When it comes to contributions from individual donors, Kuster’s most recent fundraising reports show a majority of money coming from outside New Hampshire. She raised about $149,624 in itemized receipts from out-of-staters this quarter, compared to about $98,982 in itemized receipts from Granite Staters. Filings from the previous quarter also show about $116,241 in itemized individual donations from out-of-staters and $93,143 from New Hampshire residents.
But Kuster isn’t just raising money through her central campaign committee. She also has a joint fundraising committee with the New Hampshire Democratic Party (Annie Kuster Victory Fund) and a leadership PAC (America Needs New Innovation and Energy PAC, or Annie PAC).
Joint fundraising committees are common in high-profile races across the country, as they allow candidates, political parties and other groups to team up on fundraising and attract money from a larger donor pool. (For more on how these groups work, check out this NHPR report on their role in the 2016 U.S. Senate matchup between former Sen. Kelly Ayotte and Sen. Maggie Hassan.)
Leadership PACs, as explained by the Center for Responsive Politics, “are designed for two things: to make money and to make friends, both of which are crucial to ambitious politicians looking to advance their careers.”
So far this cycle, Kuster’s leadership PAC has raised about $32,500 — including about $10,000 from the New Democrat Coalition PAC, which counts a laundry list of corporate PACs among its top donors. In turn, Annie PAC has dished out more than $27,000 to other political “friends,” including: $15,000 to the Democratic Congressional Campaign Committee, $1,000 to Manchester Mayor Joyce Craig’s campaign and $250 to the New Hampshire Young Democrats.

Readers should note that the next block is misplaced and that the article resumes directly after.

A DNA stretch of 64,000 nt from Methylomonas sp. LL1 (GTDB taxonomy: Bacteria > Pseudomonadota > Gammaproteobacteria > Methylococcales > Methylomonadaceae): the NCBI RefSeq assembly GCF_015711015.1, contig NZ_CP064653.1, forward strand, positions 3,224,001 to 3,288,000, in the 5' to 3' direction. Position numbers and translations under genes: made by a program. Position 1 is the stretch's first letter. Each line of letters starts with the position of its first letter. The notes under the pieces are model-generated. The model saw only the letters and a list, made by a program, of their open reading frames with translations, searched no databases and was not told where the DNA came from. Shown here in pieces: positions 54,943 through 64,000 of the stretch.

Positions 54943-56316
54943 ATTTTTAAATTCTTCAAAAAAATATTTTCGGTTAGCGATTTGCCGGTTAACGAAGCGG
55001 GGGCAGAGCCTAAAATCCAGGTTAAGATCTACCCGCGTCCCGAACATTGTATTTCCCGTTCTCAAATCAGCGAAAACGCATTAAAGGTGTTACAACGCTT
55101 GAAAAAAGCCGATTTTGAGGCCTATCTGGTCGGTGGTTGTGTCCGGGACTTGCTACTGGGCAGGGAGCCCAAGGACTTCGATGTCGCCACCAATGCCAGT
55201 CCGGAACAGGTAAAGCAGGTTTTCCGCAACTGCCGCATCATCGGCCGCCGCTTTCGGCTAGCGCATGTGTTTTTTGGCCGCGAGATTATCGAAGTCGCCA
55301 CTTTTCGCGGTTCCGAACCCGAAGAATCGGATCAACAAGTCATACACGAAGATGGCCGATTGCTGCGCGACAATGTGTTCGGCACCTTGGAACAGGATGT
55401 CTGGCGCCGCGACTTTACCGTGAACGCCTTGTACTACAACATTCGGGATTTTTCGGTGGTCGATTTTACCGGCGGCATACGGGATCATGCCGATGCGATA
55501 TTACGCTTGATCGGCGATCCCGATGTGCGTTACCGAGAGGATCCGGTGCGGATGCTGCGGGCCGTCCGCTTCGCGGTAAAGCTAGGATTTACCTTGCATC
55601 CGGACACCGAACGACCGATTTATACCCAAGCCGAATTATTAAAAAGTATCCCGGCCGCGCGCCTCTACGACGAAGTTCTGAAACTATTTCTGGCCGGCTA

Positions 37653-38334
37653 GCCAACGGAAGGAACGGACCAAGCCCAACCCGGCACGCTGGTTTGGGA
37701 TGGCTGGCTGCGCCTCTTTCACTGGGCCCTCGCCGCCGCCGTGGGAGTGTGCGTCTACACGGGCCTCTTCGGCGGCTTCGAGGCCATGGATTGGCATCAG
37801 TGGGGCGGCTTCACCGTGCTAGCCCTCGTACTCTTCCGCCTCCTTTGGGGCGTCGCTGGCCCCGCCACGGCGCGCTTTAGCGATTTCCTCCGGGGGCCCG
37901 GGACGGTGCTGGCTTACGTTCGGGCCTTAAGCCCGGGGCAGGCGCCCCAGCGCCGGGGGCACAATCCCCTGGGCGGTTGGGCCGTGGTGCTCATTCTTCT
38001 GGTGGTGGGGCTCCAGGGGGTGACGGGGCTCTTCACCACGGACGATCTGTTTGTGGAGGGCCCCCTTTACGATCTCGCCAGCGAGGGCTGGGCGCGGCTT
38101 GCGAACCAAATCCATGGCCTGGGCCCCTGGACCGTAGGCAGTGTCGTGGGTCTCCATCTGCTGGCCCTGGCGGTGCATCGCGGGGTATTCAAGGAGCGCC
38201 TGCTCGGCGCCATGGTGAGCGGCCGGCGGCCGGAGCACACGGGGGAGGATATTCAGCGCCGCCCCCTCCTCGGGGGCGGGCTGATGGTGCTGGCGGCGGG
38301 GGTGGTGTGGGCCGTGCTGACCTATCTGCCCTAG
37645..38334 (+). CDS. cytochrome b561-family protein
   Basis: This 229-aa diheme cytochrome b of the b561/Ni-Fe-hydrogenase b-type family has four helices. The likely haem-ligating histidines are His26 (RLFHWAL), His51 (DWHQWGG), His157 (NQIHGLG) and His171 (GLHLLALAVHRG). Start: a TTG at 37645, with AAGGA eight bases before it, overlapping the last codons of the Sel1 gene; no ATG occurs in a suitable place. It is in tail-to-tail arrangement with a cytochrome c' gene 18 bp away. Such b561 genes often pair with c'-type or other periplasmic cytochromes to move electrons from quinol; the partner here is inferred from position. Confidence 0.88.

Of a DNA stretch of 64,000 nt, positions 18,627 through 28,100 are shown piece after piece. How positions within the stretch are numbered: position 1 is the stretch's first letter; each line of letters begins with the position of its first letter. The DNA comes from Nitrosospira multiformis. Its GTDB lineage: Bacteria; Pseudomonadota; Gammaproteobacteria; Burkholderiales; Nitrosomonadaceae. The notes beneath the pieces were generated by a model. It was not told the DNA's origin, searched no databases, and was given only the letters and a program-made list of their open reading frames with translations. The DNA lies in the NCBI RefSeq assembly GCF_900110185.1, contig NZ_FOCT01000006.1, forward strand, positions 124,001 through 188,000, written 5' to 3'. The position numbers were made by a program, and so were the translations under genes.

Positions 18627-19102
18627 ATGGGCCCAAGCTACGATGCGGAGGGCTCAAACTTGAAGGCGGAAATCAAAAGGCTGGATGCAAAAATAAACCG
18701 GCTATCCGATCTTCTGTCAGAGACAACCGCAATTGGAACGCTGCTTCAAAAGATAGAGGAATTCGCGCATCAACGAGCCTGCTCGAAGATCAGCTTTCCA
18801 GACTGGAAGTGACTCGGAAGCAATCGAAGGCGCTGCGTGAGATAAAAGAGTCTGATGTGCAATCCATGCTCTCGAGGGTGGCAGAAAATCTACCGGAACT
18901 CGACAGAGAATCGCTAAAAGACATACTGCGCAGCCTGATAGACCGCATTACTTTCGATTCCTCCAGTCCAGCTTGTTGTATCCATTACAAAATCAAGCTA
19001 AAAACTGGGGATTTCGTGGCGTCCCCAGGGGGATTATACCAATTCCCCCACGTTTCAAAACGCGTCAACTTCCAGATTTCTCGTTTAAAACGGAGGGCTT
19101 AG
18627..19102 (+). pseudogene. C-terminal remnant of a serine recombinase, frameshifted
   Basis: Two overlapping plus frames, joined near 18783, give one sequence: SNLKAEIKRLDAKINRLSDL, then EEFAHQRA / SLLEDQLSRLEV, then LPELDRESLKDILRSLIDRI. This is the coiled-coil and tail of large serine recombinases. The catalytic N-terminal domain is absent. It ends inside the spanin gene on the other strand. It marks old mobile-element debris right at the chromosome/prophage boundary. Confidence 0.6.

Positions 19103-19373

So far, three Republicans are running to challenge Kuster. What does their fundraising look like?
Republican Stewart Levenson, who jumped into the race last fall after gaining attention as a whistleblower over claims of mismanagement at the Manchester VA, has the second-largest campaign account in the field. As of the latest filing, he reported about $327,593 in contributions and about $242,492 in cash on hand.
So far, Levenson is his own largest campaign donor: Records show he’s given his committee about $205,389 and has received an additional $122,204 from other individual contributors.
State Rep. Steve Negron, a Republican from Nashua, is reporting about $57,767 in contributions and $55,332 cash on hand. As with Levenson, Negron’s campaign is also largely self-funded: He contributed about $28,500 and loaned another $127,875. He’s received about $29,067 in individual donations.
After a later start than her other Republican opponents, former state Rep. Lynne Blankenbeker has wasted no time playing catchup. She raised $50,363 during her first few months in the race, none of it from a campaign loan or candidate contribution. Most of her money came from individual donors, but she also got $9,000 from PACs, including: $5,000 from a group backed by Arizona Congresswoman Martha McSally and $1,000 apiece from groups backed by other congresswomen in Arizona, Alabama, Indiana and North Carolina.
For more details on the finances of all of the 2nd District campaigns, check out the interactive graphics below. You can also dig into each individual candidate's filings by browsing the following links: